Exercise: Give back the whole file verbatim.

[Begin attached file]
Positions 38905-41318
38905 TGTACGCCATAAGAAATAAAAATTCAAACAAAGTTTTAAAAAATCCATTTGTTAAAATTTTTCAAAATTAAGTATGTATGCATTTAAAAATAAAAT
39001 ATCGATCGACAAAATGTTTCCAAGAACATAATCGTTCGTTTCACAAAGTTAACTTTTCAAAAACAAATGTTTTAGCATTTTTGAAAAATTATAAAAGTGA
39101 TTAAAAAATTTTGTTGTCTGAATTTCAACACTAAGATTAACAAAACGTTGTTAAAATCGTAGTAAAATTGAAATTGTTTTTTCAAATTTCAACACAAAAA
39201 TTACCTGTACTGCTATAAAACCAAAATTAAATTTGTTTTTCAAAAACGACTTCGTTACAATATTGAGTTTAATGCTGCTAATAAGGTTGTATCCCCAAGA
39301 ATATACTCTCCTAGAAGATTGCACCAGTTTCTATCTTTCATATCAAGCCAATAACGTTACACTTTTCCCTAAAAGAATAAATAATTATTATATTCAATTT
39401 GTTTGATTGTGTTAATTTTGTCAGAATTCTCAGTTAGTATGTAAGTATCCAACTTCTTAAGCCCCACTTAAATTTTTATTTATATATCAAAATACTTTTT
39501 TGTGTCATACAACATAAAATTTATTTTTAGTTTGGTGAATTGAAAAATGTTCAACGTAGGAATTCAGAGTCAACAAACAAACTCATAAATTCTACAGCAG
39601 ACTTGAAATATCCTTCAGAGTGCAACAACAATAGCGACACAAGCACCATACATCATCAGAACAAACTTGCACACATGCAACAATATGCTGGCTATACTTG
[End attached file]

Positions 38905-41318
38905 TGTACGCCATAAGAAATAAAAATTCAAACAAAGTTTTAAAAAATCCATTTGTTAAAATTTTTCAAAATTAAGTATGTATGCATTTAAAAATAAAAT
39001 ATCGATCGACAAAATGTTTCCAAGAACATAATCGTTCGTTTCACAAAGTTAACTTTTCAAAAACAAATGTTTTAGCATTTTTGAAAAATTATAAAAGTGA
39101 TTAAAAAATTTTGTTGTCTGAATTTCAACACTAAGATTAACAAAACGTTGTTAAAATCGTAGTAAAATTGAAATTGTTTTTTCAAATTTCAACACAAAAA
39201 TTACCTGTACTGCTATAAAACCAAAATTAAATTTGTTTTTCAAAAACGACTTCGTTACAATATTGAGTTTAATGCTGCTAATAAGGTTGTATCCCCAAGA
39301 ATATACTCTCCTAGAAGATTGCACCAGTTTCTATCTTTCATATCAAGCCAATAACGTTACACTTTTCCCTAAAAGAATAAATAATTATTATATTCAATTT
39401 GTTTGATTGTGTTAATTTTGTCAGAATTCTCAGTTAGTATGTAAGTATCCAACTTCTTAAGCCCCACTTAAATTTTTATTTATATATCAAAATACTTTTT
39501 TGTGTCATACAACATAAAATTTATTTTTAGTTTGGTGAATTGAAAAATGTTCAACGTAGGAATTCAGAGTCAACAAACAAACTCATAAATTCTACAGCAG
39601 ACTTGAAATATCCTTCAGAGTGCAACAACAATAGCGACACAAGCACCATACATCATCAGAACAAACTTGCACACATGCAACAATATGCTGGCTATACTTG